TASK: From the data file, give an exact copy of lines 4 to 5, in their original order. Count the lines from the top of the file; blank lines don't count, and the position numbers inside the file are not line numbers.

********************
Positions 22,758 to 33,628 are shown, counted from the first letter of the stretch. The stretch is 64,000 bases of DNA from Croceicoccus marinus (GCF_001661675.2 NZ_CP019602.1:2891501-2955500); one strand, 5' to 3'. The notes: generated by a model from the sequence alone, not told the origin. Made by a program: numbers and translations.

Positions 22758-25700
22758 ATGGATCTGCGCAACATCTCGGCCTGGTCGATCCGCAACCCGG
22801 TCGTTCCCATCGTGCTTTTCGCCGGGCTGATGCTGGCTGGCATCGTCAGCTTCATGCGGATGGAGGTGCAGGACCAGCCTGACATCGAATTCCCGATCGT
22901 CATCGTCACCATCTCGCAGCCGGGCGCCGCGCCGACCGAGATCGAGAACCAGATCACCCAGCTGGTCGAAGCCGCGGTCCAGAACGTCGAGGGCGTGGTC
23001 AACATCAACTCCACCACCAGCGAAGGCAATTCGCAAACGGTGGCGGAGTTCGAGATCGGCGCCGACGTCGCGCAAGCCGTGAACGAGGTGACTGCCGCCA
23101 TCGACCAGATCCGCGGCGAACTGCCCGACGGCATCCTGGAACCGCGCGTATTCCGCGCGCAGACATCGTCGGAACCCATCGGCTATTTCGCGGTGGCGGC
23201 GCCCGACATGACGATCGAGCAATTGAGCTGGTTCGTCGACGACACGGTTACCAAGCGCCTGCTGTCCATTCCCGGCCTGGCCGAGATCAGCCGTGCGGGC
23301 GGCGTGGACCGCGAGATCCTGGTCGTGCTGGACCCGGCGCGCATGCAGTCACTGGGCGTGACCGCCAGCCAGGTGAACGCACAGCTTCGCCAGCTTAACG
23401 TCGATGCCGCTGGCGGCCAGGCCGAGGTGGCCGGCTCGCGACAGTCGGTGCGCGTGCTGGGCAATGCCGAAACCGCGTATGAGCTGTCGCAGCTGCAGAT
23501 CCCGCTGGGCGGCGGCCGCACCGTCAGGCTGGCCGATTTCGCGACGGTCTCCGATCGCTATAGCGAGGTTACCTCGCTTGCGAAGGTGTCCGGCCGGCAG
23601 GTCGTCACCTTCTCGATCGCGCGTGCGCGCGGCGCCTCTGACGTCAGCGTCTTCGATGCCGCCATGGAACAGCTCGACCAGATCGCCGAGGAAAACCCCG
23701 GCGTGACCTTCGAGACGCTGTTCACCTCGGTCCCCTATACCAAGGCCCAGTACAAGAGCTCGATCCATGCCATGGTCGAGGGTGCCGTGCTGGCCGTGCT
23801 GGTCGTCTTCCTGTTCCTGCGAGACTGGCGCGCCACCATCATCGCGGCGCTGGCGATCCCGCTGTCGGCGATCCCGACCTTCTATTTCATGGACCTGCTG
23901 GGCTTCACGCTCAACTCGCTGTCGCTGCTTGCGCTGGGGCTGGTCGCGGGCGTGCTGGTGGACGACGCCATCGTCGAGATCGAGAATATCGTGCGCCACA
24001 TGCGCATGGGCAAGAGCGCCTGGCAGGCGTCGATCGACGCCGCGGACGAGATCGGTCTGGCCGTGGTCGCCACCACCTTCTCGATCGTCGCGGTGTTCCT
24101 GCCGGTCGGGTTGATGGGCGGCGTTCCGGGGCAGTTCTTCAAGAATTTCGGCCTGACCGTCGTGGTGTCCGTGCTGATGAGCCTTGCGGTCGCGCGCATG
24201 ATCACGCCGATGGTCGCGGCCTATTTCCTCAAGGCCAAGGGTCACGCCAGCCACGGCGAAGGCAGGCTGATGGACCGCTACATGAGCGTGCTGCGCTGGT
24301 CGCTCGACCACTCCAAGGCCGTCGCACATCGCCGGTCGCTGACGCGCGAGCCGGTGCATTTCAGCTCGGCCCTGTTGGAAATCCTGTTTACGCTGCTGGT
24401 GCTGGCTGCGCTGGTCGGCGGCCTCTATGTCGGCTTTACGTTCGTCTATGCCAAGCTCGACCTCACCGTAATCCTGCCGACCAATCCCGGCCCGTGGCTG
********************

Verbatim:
22801 TCGTTCCCATCGTGCTTTTCGCCGGGCTGATGCTGGCTGGCATCGTCAGCTTCATGCGGATGGAGGTGCAGGACCAGCCTGACATCGAATTCCCGATCGT
22901 CATCGTCACCATCTCGCAGCCGGGCGCCGCGCCGACCGAGATCGAGAACCAGATCACCCAGCTGGTCGAAGCCGCGGTCCAGAACGTCGAGGGCGTGGTC